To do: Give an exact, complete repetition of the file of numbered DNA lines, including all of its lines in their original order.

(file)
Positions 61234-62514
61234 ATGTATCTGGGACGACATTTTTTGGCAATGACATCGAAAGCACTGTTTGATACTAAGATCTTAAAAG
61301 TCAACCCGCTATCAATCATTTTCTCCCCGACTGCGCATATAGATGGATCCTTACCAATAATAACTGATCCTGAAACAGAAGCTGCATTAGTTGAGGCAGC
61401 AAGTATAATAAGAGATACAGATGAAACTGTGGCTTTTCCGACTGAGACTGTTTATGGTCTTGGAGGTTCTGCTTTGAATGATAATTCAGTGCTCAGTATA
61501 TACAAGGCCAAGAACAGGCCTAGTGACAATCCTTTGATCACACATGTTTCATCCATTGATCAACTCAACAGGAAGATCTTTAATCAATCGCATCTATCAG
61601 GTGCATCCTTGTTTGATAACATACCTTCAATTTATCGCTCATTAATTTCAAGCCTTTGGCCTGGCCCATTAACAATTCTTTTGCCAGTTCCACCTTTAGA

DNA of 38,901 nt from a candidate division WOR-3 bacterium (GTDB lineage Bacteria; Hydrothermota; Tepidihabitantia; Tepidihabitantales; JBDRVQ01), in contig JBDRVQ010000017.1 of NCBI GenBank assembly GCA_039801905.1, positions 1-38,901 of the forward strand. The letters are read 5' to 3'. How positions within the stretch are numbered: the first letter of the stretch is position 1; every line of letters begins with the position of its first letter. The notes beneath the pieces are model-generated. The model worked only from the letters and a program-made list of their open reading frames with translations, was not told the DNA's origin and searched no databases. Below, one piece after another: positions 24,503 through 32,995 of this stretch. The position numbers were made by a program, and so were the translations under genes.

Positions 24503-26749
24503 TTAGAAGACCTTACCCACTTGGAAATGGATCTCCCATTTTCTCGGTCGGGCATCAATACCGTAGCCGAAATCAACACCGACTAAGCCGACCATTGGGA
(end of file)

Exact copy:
Positions 61234-62514
61234 ATGTATCTGGGACGACATTTTTTGGCAATGACATCGAAAGCACTGTTTGATACTAAGATCTTAAAAG
61301 TCAACCCGCTATCAATCATTTTCTCCCCGACTGCGCATATAGATGGATCCTTACCAATAATAACTGATCCTGAAACAGAAGCTGCATTAGTTGAGGCAGC
61401 AAGTATAATAAGAGATACAGATGAAACTGTGGCTTTTCCGACTGAGACTGTTTATGGTCTTGGAGGTTCTGCTTTGAATGATAATTCAGTGCTCAGTATA
61501 TACAAGGCCAAGAACAGGCCTAGTGACAATCCTTTGATCACACATGTTTCATCCATTGATCAACTCAACAGGAAGATCTTTAATCAATCGCATCTATCAG
61601 GTGCATCCTTGTTTGATAACATACCTTCAATTTATCGCTCATTAATTTCAAGCCTTTGGCCTGGCCCATTAACAATTCTTTTGCCAGTTCCACCTTTAGA

DNA of 38,901 nt from a candidate division WOR-3 bacterium (GTDB lineage Bacteria; Hydrothermota; Tepidihabitantia; Tepidihabitantales; JBDRVQ01), in contig JBDRVQ010000017.1 of NCBI GenBank assembly GCA_039801905.1, positions 1-38,901 of the forward strand. The letters are read 5' to 3'. How positions within the stretch are numbered: the first letter of the stretch is position 1; every line of letters begins with the position of its first letter. The notes beneath the pieces are model-generated. The model worked only from the letters and a program-made list of their open reading frames with translations, was not told the DNA's origin and searched no databases. Below, one piece after another: positions 24,503 through 32,995 of this stretch. The position numbers were made by a program, and so were the translations under genes.

Positions 24503-26749
24503 TTAGAAGACCTTACCCACTTGGAAATGGATCTCCCATTTTCTCGGTCGGGCATCAATACCGTAGCCGAAATCAACACCGACTAAGCCGACCATTGGGA